Ten raised garden beds, a chicken coop and drying laundry swaying in the breeze are the first signs that these aren’t your typical suburban homeowners.
Certainly not at the front doorstep of the Stony Brook subdivision in Millard. The property’s landscaping has prompted complaints to the city because it doesn’t match the sea of green lawns dotted with pretty flowers that fill the rest of the neighborhood.
“The way it was explained to me is people think it looks tacky,” said Morgan Rye-Craft, who shares the house in question with husband Ean Craft, their son Quinn-Michael and Craft’s sister and brother-in-law, Reneelynn and Cade Parker.
Some neighbors have raised concerns, saying that the large corner lot at the entrance to the subdivision is one of the first visitors see. They worry it will bring down property values.
To the two couples, the examples of sustainable living in their yard are a beautiful sight. The raised beds, filled with flourishing herbs and vegetables, will feed them throughout the winter. The three chickens provide eggs.
“Every time I roll up it makes me happy,” Rye-Craft said.
The families moved in together in March as part of their goal to practice a zero-waste lifestyle. They compost, recycle and share items on a buy nothing Facebook group.
Rye-Craft quit her job when Quinn-Michael was born to devote as much time as possible to making their lifestyle a success. She’s now working part time.
“I try to describe it as a mindset. It’s not necessarily that we don’t make waste,” she said. “We try not to buy anything that gets thrown away or reuse things we have. We always try to find a purpose for every item that gets brought into our house.”
After losing a chance at several other homes in a hot housing market, Rye-Craft was happy to return to Millard, where she grew up while soaking up her recycling skills from her grandmother.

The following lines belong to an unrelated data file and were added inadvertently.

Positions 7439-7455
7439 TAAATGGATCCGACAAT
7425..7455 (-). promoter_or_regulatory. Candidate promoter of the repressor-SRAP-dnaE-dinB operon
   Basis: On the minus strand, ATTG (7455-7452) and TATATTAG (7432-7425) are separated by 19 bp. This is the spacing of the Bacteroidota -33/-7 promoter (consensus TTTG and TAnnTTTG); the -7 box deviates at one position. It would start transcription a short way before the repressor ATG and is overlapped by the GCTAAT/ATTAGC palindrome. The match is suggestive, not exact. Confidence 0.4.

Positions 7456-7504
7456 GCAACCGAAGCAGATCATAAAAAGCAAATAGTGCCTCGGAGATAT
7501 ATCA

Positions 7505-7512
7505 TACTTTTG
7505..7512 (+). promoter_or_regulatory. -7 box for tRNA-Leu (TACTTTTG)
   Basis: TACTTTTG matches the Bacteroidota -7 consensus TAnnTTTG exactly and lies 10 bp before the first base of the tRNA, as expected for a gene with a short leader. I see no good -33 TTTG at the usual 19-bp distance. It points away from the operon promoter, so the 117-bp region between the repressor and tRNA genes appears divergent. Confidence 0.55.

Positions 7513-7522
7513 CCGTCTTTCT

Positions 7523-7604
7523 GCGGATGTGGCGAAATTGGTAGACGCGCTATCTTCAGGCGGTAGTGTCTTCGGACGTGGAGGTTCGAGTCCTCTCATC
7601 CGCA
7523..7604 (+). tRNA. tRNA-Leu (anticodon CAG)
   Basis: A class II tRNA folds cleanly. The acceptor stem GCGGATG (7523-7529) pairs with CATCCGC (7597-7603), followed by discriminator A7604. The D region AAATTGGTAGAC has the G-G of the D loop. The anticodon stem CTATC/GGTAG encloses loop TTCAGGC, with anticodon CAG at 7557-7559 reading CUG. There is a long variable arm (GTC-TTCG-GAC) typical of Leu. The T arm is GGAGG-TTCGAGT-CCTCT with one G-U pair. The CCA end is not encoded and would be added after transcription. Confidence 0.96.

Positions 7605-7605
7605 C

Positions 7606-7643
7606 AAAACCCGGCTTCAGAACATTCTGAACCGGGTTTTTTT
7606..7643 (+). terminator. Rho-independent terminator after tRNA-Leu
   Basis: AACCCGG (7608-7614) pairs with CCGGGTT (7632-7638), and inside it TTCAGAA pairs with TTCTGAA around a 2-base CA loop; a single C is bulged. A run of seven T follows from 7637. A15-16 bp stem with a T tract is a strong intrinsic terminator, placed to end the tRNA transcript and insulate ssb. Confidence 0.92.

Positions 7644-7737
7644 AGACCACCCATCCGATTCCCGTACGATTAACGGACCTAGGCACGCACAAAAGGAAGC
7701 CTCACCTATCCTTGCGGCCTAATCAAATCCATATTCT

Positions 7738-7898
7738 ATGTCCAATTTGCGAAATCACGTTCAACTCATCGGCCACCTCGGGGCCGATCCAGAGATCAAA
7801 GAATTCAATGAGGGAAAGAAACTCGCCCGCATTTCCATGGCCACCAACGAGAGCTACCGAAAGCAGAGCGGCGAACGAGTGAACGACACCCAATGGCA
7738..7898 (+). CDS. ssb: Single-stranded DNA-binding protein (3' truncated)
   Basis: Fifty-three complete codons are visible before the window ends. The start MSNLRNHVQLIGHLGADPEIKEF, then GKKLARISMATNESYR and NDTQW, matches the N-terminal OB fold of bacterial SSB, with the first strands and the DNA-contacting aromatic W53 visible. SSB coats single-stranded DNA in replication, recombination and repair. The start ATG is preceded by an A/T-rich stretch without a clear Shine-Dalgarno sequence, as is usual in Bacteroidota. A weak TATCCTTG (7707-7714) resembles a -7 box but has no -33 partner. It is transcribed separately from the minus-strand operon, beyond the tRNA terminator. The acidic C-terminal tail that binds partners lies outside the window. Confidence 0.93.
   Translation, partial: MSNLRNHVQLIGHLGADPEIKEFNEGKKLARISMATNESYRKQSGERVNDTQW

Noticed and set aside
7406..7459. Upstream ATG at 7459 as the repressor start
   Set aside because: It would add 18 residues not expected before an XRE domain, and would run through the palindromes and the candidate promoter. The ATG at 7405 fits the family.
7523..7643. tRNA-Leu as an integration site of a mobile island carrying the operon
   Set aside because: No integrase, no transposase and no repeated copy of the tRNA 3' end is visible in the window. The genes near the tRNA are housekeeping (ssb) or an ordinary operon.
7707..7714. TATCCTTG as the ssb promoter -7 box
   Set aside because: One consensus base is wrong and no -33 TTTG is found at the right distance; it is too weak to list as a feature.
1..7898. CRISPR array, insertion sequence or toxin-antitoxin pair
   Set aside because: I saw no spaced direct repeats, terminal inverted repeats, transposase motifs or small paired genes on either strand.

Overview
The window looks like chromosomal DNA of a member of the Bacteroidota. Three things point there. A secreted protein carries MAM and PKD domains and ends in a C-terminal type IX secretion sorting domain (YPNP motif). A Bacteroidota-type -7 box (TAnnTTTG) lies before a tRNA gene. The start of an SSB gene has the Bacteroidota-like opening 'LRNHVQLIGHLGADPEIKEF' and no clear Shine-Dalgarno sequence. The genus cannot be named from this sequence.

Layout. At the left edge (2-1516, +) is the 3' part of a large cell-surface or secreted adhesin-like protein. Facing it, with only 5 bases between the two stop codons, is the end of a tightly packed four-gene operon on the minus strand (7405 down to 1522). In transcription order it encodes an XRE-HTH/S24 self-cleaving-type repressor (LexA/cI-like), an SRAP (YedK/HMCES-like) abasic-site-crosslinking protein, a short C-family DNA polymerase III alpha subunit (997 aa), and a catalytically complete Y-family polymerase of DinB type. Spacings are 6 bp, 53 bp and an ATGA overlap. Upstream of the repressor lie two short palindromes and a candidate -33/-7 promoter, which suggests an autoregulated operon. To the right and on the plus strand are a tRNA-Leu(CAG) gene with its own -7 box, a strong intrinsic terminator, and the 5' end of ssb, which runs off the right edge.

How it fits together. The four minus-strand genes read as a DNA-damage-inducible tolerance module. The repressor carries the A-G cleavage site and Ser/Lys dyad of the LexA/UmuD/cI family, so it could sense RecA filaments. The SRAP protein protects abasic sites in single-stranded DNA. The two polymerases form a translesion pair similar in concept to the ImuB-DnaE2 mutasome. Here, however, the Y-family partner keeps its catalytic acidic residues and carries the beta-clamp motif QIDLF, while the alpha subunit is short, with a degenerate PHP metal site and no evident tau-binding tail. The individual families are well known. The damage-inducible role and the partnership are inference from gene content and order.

She knew not everyone would appreciate the way they’re putting their yard to work, but the couples have been very careful to follow city rules. There are no covenant regulations.
Neighbor Chad Johnsen says it’s different from the majority of the neighborhood, and he’s heard some negative comments, but he thinks what they’re trying to accomplish is a positive.
“Growing your own food in your own yard is fantastic,” he said. “And having chickens for fresh eggs is great, too.”
The couples hope to become involved in the neighborhood association and welcome questions about what they’re doing in their yard. They try to keep the lawn, the coops and the garden beds as tidy as possible.
A fence will provide another solution. They had planned to add one this spring, but the high cost of lumber delayed that decision.
Rye-Craft said they understand it’s a different lifestyle and knew there could be pushback when they moved in. But it’s not something they’re trying to impose on anyone, though they would love to set an example for others interested in sustainability and helping the environment.
“We have tried really hard. We’re outside a lot. We’ve tried to introduce ourselves to everyone around us,” Rye-Craft said. “The majority of people around us think it’s neat.”